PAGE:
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Dynamic Merchandising
Wednesday, November 14, 2018, by Chris Boydell, comments (Disabled)

In a perfect world with unlimited space and no limitations on stock holding, there would be a myriad of choices for everyone in every situation. We all know this doesn’t happen in practice.

Q: Why do white sheep eat more than black sheep?
A: Because there are more white sheep than black sheep

If you are a triple extra large in clothing, you are grateful that there is something to choose in your size - you certainly have learned not to expect the same range as is available in mediums. The same is true if you have small feet. There are not as many choices available for people with smaller than usual feet.

Of course the reason that there are fewer options for these categories is that the clothing and footwear stores don’t sell as many of those sizes and so they don’t stock as many pieces. If they were to stock the same quantity and variety, it would not increase the sales of these outliers, it would just increase the stock-holding. What’s more, for any product line with a turnover of styles, the outliers would be more likely than the main sizes to be remaindered at the end of the season.

The same is true with reading glasses and sunglasses. Retailers have limited space and limits on stock holding capacity (monetary and well as physical). So each individual spot of display space should be optimised. Now one can’t just fill the whole stand up with the most popular item or category - this actually limits your appeal. Variety is still important.

You want to appeal as much as possible to as many people as possible.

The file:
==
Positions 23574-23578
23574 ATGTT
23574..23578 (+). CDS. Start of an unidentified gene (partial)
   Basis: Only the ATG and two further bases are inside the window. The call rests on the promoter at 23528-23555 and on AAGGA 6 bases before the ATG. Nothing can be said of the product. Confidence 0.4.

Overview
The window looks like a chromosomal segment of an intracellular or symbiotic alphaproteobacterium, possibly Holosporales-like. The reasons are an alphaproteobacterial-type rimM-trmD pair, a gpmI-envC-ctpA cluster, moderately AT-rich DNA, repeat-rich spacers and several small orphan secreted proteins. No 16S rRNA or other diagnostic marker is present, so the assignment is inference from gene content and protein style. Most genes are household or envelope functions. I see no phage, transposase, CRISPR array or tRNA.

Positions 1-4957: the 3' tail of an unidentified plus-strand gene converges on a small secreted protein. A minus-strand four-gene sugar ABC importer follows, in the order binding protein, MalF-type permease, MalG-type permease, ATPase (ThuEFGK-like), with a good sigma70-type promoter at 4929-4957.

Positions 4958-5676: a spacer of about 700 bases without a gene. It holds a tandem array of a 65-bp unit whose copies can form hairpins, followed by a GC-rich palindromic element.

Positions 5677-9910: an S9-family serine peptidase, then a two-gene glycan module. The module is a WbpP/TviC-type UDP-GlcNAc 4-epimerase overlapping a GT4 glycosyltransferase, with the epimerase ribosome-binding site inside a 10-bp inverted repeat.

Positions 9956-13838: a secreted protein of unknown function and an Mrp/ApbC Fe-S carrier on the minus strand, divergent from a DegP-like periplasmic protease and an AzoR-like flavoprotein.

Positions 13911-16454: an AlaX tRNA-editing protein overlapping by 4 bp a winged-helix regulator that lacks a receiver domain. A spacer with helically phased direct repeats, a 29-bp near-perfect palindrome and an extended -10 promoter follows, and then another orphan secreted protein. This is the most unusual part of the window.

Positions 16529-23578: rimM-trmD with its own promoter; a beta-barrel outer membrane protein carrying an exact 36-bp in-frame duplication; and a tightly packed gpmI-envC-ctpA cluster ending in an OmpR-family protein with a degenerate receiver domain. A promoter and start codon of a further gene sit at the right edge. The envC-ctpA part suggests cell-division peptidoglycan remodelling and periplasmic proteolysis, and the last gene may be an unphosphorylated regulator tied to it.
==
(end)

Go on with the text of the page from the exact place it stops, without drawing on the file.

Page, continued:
Who are your white sheep?

Dynamic Merchandising says that you will dedicate display space to your products proportionally to their demand. The most popular gets the most space. The least popular the least space. The result is a maximisation of stock turns for each individual display spot on the display stand. By maximising each individual space, the stock turns of the whole display stand are maximised.

We find quite often that store staff like to organise product (magnification and/or gender) in blocks on the display. This can involve over- simplification of display space and result in vast over-representation of a product category on display. Why give a product group which is responsible for less than 5% of your sales, 10%,15% or even 20% of the display space? The stock turn rate for those spaces is going to be divided by 2, 3 or even 4.

What's more the product which is responsible for more of the sales is being under-represented on the display. This sort of symmetrical/whole line display strategy costs turnover and money.

Remember, each store is different and stores do change over time. Subsequent visit from your On the Nose Account Manager will see an update of the learned sales pattern and be reflected in Dynamic Merchandising and product re-orders.

Best Sellers

Dynamic Merchandising and our proprietary stock management system also recognises that some items are best sellers.

Keeping only one piece in stock of your best sellers is a sure-fire way to limit your sales. With only one piece in stock, you have no way of knowing if you could have sold the item ten times over in the re-order period, or if it only sold the day before.

Keeping 2 pieces in stock of everything either doubles your stock holding or halves your variety. Neither is a good outcome.

Dynamic Merchandising examines individual item sales and identifies best sellers whilst balancing the display and re-orders by category.


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